Prosecutor-General: Suspect in Christchurch terrorist attack was in Bulgaria in November 2018

A suspect in the terrorist attack on two mosques in the New Zealand city of Christchurch in which 49 people died visited Bulgaria in November 2018, Bulgarian Prosecutor-General Sotir Tsatsarov said.

Tsatsarov was speaking after a special meeting on March 15 of security, intelligence and law enforcement chiefs called in Sofia by Prime Minister Boiko Borissov in the wake of the terrorist attack in New Zealand.

Bulgarian media reported that automatic rifle magazines found at the scene of the mass shooting in the New Zealand city had been inscribed, in Cyrillic script, with the names of battles and figures from the time of the struggle against Ottoman rule. Apart from references to these events in Bulgarian history, there were also inscriptions in Serbian and Georgian.

Tsatsarov told the media at the March 15 briefing in Sofia that Brenton Tarrant, named as a suspect in the attack on the mosques, had been in Bulgaria between November 9 and 15 2018. He had arrived in Sofia on a flight from Dubai.

On November 10, Tarrant had hired a car and travelled on a route from Sofia via Pleven, Gabrovo, Bachovo, Kazanluk, Blagoevgrad and Pernik, including other places in Bulgaria.

Tarrant apparently visited various places in Bulgaria, including Dryanovo, Pleven, Blagoevgrad, Plovdiv, Asenovgrad, Bachkovo and Bansko.

From Bulgaria, he had flown to Bucharest, from where he rented a car and went on Hungary.

Prosecutor-General Tsatsarov said that investigations were proceeding into what contacts Tarrant had made in Bulgaria.

Tarrant also had been in the Balkans in December 2016, when he had been in Serbia, which he had entered by bus from Montenegro. Tarrant reportedly also visited Bosnia and Herzegovina, and Croatia.

Media reports on the terrorist attack have noted that the weapons used and a “manifesto” made references to episodes in the history of the Balkans.

The Bulgarian Prosecutor-General said that he was working in close contact with services in the United States and New Zealand.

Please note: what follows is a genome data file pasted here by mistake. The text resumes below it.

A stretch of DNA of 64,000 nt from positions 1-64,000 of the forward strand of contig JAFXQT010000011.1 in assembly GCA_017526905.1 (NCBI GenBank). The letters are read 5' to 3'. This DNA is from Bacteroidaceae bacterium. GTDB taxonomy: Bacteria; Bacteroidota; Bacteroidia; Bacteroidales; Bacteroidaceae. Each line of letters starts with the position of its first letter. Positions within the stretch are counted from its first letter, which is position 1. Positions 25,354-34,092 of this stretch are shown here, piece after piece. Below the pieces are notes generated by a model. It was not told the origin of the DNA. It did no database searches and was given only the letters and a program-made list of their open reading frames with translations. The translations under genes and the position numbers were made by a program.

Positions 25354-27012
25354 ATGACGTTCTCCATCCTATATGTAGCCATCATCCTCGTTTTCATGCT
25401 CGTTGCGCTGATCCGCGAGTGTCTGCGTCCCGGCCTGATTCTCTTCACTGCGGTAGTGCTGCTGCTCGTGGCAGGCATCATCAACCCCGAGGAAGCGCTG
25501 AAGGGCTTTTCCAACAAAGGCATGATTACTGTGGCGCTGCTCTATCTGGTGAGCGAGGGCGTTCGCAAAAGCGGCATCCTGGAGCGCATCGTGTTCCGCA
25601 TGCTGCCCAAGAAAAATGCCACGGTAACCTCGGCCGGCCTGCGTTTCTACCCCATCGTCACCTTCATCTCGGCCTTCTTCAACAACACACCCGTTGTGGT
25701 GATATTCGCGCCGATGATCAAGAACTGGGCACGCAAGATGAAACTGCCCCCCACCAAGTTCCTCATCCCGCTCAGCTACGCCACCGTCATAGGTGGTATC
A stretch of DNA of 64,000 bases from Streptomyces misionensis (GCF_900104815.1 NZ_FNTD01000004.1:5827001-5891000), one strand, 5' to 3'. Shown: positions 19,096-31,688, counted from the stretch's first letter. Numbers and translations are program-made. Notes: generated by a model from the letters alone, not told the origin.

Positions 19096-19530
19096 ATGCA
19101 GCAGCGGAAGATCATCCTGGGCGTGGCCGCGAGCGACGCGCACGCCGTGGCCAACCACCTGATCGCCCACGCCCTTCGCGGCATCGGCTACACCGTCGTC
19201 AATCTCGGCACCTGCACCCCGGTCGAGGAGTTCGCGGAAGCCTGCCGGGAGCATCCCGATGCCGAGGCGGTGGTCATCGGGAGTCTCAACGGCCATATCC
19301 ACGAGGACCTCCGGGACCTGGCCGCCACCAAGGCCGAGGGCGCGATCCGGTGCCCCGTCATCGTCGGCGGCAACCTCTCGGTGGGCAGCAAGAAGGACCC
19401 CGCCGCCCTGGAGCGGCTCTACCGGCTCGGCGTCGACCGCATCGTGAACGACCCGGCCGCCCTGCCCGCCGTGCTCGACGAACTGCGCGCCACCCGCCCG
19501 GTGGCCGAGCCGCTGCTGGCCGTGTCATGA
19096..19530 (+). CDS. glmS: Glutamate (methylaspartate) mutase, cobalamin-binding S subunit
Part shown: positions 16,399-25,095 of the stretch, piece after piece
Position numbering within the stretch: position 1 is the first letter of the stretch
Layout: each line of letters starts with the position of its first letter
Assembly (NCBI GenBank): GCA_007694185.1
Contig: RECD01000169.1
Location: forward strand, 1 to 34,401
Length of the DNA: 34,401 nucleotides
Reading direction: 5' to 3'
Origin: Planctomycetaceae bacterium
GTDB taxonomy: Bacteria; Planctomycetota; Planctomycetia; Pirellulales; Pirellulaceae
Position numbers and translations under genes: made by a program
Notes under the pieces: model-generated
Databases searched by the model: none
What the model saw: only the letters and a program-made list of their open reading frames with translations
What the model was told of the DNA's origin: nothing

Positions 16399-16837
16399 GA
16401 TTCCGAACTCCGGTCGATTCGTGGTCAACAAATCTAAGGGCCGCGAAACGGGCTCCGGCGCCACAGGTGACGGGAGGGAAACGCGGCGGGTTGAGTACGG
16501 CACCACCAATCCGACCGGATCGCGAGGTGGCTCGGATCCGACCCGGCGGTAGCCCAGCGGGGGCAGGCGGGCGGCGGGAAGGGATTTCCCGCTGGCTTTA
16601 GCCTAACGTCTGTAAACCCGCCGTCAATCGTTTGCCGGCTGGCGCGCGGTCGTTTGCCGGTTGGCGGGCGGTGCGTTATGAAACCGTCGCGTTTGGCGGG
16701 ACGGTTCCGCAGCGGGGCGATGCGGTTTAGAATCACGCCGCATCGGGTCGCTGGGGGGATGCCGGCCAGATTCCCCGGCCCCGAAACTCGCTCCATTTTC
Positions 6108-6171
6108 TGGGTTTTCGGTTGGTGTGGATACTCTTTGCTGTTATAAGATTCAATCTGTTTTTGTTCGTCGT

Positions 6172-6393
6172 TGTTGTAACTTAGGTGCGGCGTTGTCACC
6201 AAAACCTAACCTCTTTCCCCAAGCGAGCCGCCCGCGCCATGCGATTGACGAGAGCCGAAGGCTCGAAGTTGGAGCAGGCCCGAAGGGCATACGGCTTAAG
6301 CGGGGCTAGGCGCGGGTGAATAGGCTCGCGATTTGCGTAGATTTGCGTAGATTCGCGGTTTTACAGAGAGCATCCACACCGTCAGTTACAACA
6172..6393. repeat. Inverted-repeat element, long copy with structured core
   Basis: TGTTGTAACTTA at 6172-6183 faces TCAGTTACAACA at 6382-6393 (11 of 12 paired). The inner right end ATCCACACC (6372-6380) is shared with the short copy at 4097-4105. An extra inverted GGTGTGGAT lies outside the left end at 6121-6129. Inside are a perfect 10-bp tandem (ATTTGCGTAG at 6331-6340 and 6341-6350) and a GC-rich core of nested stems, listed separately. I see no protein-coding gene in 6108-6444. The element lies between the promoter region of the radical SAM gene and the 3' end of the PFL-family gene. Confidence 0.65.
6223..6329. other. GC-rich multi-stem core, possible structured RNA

Tsatsarov said that investigations were covering passenger lists, credit card usage, mobile phone SIM cards, places of accommodation, and car rental records.

“We have to establish whether the purpose of visiting the country was to study historical places, or something else,” he said.

Tsatsarov said that there was no evidence of terrorist activity and links in Bulgaria.

Bulgaria’s Interior Minister Mladen Marinov told the briefing that there was no new information to change the security status in Bulgaria.

Bulgarian Foreign Minister Ekaterina Zaharieva, who repeated her earlier condemnation of the terrorist attack on the mosques in New Zealand, said that she did not want the name of Bulgaria and the history of Bulgaria to be associated with the act of terrorism in Christchurch.

The terrorist attack on the mosques in Christchurch has been condemned by Bulgarian Prime Minister Boiko Borissov and head of state President Roumen Radev.

Among the many leaders across the world who have condemned the terrorist attack in New Zealand was Serbian Foreign Minister Ivica Dačić.

“Serbia has nothing to do with this,” Dačić said, in an apparent reference to the attackers’ invocation of Serbian history. “We condemn this. It damages Serbian interests and we will arrest anyone that we suspect of this,” he said.

Bulgarian National Radio reported on March 15 that security services in Georgia were seeking information in connection with the weapons used in the terrorist attack on the mosques in Christchurch having had inscriptions in Georgian.



The Sofia Globe staff

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